by Pastor Doug Kings
Last week I shared with the Zoom book group a video titled “Nonduality and the Mystery of Consciousness.” It sounds very esoteric and complicated but it’s actually not. In fact, that’s point of the video. And the speaker, Peter Russell, knows about complicated: he’s a Cambridge educated theoretical physicist.
The subtitle of our current book is “The Way of Christian Nonduality.” Russell was speaking before a group called Science and Nonduality. So, you might say nonduality is a thing. I Googled the word and it found almost two million results (about 100,000 more than baseball!).
Nonduality is derived from the Sanskrit word advaita, which literally means “not two.” Advaita refers to the Hindu teaching that ultimate reality is a unity, a teaching common to many spiritual traditions. Beneath the multiplicity of forms in which reality is expressed there is an underlying Oneness.
Different traditions have different names for this, but Christians would call it simply God. Thus Paul says in Acts that God is “the one in whom we live and move and have our being.” Twentieth century theologian Paul Tillich says simply that God is “the ground of being.”
Our immediate experience, however, is not oneness but an almost overwhelming diversity. Our senses and brain perceive a mindboggling array of things which we can barely keep up with. But it is the central belief of nearly all spiritual traditions that there is a unity underlying the diversity, that we can come to know it, and that doing so is the path to enlightenment, peace, and salvation.
That sounds like lots of hard work, but as Russell says in his presentation, it’s turning it into work that creates all our problems. In fact, the consensus of the spiritual traditions is that “there is nowhere to go, nothing to do, no one to be.” Our essence is one and when we see it, we have recognized the Oneness of all reality.
Our experience, however, is far from oneness, as reflected in comments like, “I’m going in too many directions at once. I can’t keep up. What day is it? I don’t know who I am anymore.” Our dreaming, planning, frustration, anger, disappointment, worry, anxiety, grief, etc. all whirl inside our heads as we try to keep track of our roles, responsibilities, and relationships.
Yet however crazy it gets we know that in the midst of it all, somewhere, is what we call “I”, myself. When we say “I need to get centered” we mean we need to get back in touch with our true self, with who we really are, with our unity.
This is the original purpose and meaning of yoga: to come back together, to join, to end our separation, to find our inherent oneness. In Indian tradition yoga leads to nirvana, which literally means “blown out”, exhaled, as when we say “ahhhh” and settle into a warm bathtub. Notice that when we breath out we relax but when we inhale, we become tense, tight. If we hold our breath long enough, we pass out. Then our body relaxes, and we naturally exhale. To find ourself, we need to let go.
Russell quotes one teacher who says, “Yoga is ceasing the whirling of our mind-stuff and letting it settle.” Imagine pouring water into a jar of sand. The sand mixes with the whirling water and nothing you can do will make it clear. All you can do is wait for the water to stop spinning and the sand to settle to the bottom.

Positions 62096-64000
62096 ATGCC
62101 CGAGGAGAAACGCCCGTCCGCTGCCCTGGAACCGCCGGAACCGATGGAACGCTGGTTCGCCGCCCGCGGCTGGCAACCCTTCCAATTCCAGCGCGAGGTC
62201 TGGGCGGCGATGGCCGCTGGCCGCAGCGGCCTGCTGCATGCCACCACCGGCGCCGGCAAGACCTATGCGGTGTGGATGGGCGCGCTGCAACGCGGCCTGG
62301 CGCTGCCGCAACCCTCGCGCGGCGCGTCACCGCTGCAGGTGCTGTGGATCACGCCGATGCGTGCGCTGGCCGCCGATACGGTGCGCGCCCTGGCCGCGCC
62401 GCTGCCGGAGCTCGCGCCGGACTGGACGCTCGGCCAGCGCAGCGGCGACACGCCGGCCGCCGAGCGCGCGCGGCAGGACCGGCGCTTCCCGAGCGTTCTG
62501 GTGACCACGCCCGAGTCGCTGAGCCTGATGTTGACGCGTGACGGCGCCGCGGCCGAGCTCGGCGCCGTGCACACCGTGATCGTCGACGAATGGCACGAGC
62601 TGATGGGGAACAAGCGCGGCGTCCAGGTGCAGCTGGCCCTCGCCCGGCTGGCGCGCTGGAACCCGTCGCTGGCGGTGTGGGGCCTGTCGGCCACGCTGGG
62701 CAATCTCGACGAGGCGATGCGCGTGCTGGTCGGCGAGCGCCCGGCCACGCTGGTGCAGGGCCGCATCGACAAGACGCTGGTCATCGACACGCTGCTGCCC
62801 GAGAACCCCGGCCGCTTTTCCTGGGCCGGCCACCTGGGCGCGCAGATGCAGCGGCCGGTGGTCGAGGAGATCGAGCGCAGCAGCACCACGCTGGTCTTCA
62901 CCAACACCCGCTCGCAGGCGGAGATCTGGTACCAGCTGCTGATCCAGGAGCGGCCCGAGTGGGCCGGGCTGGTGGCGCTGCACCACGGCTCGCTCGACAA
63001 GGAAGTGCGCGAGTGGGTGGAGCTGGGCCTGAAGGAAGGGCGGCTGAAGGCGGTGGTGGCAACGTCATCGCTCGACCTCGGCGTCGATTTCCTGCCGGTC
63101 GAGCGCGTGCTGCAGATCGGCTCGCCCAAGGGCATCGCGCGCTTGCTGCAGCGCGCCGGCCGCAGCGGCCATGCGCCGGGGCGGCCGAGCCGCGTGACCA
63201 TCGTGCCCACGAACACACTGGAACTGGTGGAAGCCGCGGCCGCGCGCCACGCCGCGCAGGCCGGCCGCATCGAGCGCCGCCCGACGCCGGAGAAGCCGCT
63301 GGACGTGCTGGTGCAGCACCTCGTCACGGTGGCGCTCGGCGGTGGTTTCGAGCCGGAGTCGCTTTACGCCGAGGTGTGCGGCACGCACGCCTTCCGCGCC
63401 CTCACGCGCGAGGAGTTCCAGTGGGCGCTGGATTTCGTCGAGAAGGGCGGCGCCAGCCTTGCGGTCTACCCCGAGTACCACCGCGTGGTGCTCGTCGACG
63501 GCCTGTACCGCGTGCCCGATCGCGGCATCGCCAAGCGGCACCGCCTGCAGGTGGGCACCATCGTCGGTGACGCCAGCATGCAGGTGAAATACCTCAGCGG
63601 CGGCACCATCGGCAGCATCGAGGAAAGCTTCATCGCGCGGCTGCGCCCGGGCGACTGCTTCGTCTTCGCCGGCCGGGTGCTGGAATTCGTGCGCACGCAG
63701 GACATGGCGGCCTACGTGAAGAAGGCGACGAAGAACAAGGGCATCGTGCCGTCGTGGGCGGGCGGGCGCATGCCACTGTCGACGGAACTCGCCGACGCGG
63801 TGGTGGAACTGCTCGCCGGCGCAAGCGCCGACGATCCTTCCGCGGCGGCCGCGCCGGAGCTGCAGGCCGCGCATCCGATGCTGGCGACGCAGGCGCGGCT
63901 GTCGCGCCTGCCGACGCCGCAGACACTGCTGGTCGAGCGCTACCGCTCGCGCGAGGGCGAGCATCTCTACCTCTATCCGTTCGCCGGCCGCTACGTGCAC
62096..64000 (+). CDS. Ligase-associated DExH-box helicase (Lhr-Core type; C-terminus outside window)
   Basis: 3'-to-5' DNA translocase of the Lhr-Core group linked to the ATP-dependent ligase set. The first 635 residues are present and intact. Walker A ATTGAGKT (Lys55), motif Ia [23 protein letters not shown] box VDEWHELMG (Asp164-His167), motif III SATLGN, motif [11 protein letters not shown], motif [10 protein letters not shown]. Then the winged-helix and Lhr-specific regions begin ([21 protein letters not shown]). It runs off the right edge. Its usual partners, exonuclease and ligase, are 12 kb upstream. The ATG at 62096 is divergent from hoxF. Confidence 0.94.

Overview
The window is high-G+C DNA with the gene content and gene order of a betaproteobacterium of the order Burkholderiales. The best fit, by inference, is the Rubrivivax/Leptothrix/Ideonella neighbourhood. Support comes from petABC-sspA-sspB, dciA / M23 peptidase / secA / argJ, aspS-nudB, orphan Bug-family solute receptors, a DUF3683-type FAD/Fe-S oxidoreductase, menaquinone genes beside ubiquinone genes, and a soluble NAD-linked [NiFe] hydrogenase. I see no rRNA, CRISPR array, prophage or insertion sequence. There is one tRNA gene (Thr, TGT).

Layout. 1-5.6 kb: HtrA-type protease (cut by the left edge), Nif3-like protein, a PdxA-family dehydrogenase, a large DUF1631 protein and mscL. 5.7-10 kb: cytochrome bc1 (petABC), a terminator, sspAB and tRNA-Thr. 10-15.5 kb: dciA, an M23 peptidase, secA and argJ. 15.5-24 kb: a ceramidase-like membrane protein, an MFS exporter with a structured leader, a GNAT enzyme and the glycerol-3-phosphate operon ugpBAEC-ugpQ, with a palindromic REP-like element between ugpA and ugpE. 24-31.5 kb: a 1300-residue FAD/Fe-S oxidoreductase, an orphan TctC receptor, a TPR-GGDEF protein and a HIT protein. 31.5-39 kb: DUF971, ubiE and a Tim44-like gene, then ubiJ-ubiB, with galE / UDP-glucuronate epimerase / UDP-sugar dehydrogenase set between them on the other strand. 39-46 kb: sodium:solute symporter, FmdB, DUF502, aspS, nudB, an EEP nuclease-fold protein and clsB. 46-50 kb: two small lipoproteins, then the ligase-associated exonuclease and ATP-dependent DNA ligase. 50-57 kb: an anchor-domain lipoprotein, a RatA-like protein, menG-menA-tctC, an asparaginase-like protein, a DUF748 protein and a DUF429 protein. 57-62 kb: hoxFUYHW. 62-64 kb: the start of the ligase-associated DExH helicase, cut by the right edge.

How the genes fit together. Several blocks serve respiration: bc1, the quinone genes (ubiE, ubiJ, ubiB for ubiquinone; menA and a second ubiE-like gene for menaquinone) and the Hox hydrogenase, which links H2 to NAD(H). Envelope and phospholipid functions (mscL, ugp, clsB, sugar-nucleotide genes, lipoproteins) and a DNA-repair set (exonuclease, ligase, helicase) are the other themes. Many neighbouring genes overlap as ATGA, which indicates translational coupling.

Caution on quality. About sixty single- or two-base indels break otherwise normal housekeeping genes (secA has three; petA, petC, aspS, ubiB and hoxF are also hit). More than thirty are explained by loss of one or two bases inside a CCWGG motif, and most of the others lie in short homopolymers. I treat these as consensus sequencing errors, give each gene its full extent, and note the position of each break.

This is the goal of meditation, a type of yoga. You can’t stop your thoughts, but you can develop the skill of letting them settle. Or as the late contemplative monk Thomas Keating said, thoughts are like boats on a river. You don’t have to climb aboard and go down the river with them; you can just watch them float on by.
The revealing question of meditation is: Who is thinking the thoughts? Who is on the riverbank watching the boats go by? The teacher quoted by Russell goes on to say that when the mind-stuff stops whirling, “Then there is abiding in the true nature of the knower.” Then we are at our center; then we experience our true self, our “I.”
Some call this experience being itself. Some say it is pure consciousness. But as Russell says, there really are no words to describe this experience. It is simply a sense of our essence, our fundamental self and our inner peace. And notice, Russell says, this is not “some amazing cosmic experience but just this ‘ahhhh.’ It’s that simple.” Russell goes on:
In my own journey, almost year-by-year, it’s like “Oh, it’s that simple. Oh, it’s that easy. Oh, it’s that obvious. How could I have missed it?”
We miss it, he says, because our minds get engaged in looking for “something” out there, when what we need and want is always here, now. Or to use his aphorism, “Seek and ye shall not find.” And hearing that, I think Jesus would have laughed at the play on his own words and said, “Yes! Yes! He gets it.”
As I said above, to find ourself, we need let go. Jesus said, “In order to find your life, you have to lose it.” Through its history, Christianity has mostly interpreted that as a call to a great spiritual or moral struggle. Yet losing is the opposite of effort; it’s simply letting go. Jesus said, “My yoke is easy; my burden is light.”
Jesus also said, “You are the light of the world. Don’t hide it under your bed!” If we let our whirling minds settle, then we will find the light that has been shining within us all along.
Blessings in your life and ministry.